Geoffrey Kamworor wins the men's race at the IAAF/Cardiff University World Half Marathon Championships Cardiff 2016 (© Getty Images)
Geoffrey Kamworor may not be the fastest man in the field for the 23rd edition of the IAAF World Half Marathon Championships but the two-time defending champion will certainly start as favourite on Saturday.
The Kenyan’s margin of victory alone at the last two world half marathon championships – 13 seconds in 2014 when he won in 59:08 and then a massive 26 seconds two years ago when he crossed the line just two seconds slower than his 2014 mark – would have afforded him that status anyway but his form in recent months has reinforced the impression that he will be the man to beat.
After finishing sixth in the stunningly high-quality IAAF World Championships London 2017 10,000m last summer, he notched up a win at the New York City Marathon in November and in the last few weeks has sharpened up on home soil with two very good cross country wins including taking his national title in 28:32.
On the fast Valencia course, with almost perfect racing conditions predicted for the late Saturday afternoon start time with a temperature of around 15 degrees Celsius expected, and maybe some light rain, the two most pertinent questions are: can Kamworor add to his streak of winning a world title every year since 2014 – alternating between winning the world half marathon championships and world cross country championships – and can he improve on his five-year-old half marathon best of 58:54?
"The focus will be on me as usual. However, I have trained well and hope to travel to Spain without any concerns. I feel no pressure and will be running my own race," he told Kenyan media earlier this week.
With Kenya having won the team title on 15 of the previous 22 occasions this championship has been contested, it’s no surprise that most of the main challengers to Kamworor on paper look as though they are going to come from his own team.
Okombo the young pretender
Jorum Okombo turned only 20 in December but has already run three races in under one hour in little more than the last six months.
He clocked a best of 58:48 when finishing second in the Copenhagen Half Marathon in September and more recently ran 59:36 to finish fourth in the RAK Half Marathon last month.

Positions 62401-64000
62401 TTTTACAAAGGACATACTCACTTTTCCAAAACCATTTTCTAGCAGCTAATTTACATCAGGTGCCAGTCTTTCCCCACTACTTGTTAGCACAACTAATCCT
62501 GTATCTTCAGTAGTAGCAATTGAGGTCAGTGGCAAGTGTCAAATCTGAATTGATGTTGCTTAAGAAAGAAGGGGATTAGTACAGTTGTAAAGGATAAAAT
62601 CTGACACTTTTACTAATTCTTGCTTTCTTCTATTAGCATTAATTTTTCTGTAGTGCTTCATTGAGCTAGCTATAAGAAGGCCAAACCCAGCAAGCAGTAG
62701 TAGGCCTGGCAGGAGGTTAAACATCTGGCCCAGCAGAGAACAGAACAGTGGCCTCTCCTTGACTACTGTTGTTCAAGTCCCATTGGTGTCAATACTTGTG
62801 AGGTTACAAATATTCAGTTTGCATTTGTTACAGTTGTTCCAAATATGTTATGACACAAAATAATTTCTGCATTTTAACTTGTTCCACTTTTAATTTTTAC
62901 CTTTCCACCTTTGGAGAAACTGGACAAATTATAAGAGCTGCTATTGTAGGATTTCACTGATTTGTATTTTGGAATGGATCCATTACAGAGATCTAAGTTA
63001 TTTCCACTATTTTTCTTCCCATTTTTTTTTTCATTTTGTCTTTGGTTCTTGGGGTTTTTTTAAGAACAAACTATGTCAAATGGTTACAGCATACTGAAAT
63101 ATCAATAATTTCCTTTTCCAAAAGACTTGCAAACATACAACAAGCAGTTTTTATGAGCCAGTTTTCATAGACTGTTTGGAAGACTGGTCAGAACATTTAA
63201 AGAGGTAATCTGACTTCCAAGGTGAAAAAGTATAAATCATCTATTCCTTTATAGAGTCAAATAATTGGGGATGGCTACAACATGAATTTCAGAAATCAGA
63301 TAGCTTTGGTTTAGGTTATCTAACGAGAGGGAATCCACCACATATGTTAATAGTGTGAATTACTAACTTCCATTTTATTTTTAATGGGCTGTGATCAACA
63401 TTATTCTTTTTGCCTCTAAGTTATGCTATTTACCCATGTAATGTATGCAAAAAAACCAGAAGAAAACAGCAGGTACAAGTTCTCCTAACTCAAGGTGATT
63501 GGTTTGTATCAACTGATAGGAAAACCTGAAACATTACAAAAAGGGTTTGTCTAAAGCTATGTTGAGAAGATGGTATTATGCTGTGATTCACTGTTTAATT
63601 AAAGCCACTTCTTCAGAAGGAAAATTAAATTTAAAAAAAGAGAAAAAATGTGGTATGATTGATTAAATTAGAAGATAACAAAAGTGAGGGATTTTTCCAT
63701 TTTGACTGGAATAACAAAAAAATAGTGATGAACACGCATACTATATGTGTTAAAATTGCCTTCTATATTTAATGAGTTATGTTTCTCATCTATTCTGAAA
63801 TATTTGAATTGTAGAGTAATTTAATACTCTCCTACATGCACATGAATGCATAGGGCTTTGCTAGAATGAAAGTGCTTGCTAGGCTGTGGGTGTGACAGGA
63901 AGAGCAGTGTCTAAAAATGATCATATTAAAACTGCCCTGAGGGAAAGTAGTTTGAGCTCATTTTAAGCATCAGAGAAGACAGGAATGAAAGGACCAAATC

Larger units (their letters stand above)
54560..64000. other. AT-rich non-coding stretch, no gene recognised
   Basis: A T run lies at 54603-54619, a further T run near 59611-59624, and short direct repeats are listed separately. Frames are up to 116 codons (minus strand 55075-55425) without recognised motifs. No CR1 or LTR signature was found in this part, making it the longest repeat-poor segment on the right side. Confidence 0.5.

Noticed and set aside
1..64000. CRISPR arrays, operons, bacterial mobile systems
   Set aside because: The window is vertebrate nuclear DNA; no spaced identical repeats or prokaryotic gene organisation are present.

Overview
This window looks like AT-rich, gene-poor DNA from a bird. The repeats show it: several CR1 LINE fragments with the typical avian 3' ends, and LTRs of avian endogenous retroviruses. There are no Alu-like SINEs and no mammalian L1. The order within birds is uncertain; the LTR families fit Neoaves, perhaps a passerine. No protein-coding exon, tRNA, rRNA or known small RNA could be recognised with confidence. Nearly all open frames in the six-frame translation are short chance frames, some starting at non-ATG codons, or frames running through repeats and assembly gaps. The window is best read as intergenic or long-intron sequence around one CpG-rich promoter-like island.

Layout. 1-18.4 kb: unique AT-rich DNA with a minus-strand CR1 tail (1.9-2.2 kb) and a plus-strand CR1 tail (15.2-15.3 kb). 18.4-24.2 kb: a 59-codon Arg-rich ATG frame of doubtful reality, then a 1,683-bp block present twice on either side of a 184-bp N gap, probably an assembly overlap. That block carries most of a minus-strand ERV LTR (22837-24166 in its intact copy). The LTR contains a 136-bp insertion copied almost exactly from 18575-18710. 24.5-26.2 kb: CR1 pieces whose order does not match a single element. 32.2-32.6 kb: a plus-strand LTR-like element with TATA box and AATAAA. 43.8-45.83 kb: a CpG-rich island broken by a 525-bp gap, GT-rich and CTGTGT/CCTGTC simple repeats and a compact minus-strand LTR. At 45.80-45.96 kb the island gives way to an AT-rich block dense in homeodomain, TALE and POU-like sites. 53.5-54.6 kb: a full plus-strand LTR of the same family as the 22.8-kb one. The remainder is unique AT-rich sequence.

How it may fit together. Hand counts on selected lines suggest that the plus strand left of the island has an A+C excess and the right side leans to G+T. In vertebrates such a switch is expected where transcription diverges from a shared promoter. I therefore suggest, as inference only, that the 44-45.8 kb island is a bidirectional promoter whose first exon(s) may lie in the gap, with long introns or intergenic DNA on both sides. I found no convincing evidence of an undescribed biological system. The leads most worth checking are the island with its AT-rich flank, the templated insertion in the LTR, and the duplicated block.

However, having run four quick half marathons since September, it is reasonable to ask how much Okombo will have left in his legs on his debut in a Kenyan vest.
The other three men in the Kenyan team – Alex Oloitiptip, Barselius Kipyego and 2017 world cross country championships silver medallist Leonard Barsoton – also all have career bests well under one hour.
Oloitiptip impressed when finishing third in Copenhagen in September with a personal best of 58:51 but his two half marathon outings so far in 2018 have been much more modest.
Barsoton was two places behind his compatriot in the Danish capital in a best of 59:28 but, perhaps, the man who could be poised to make his mark in Valencia from this trio is Kipyego, who won the Usti Nad Labem Half Marathon in a personal best of 59:14 in September.
Other countries will inevitably feature although none have the strength in depth of Kenya.
Cheroben has local knowledge
The fastest man in Valencia will be Bahrain’s Abraham Cheroben, who won in Copenhagen in an Asian Area Record and 2017 world-leading time of 58:40, which moved him up to third on the world all-time list for the distance.
Cheroben’s international championship record is modest, highlighted by a 10th place in the Rio 2016 Olympic Games 10,000m, but he won at the 2017 Medio Maraton Valencia Trinidad Alfonso EDP in 59:11, an IAAF Gold Label road race and just a month after his victory in Copenhagen, and he will bring with him the advantage of knowing a lot about the championships’ host city and course.
He also won in Valencia in 2014 and 2015, setting the present course record of 58:48 at the former race, and although the course has been modified for these championships there will still be many landmarks that he will recognise and, in turn, Cheroben will be recognised and get plenty of cheers from the local running aficionados.
Ethiopia’s Jemal Yimer, just 21, broke through to international recognition in 2017 helped by finishing fourth at the IAAF World Cross Country Championships and then fifth – one place in front of Kamworor – in the IAAF World Championships 10,000m.
Yimer has continued his upward trajectory in the first few months of 2018 with an excellent second place at the RAK Half Marathon in 59:00.
On this occasion, Ethiopia have sent a relatively weak team in terms of depth but in Yimer and his compatriot Leul Gebresilasie – who was second in Valencia behind Cheroben in a personal best of 59:18 last October and then followed it up with a stunning marathon debut in 2:04:02 in Dubai two months ago – they have two men who should be part of the battle for individual medals.
No less than 12 men are entered with career bests under one hour.
Among them, and leading the North American challenge, will be the USA’s Leonard Korir, who ran a personal best of 59:52 from the Delhi Half Marathon in November and who is undefeated in his three outings in 2018, while the top man from the old continent is Turkey’s 2017 European cross country champion Kaan Kigen Ozbilen, who has a best of 59:58.
Phil Minshull for the IAAF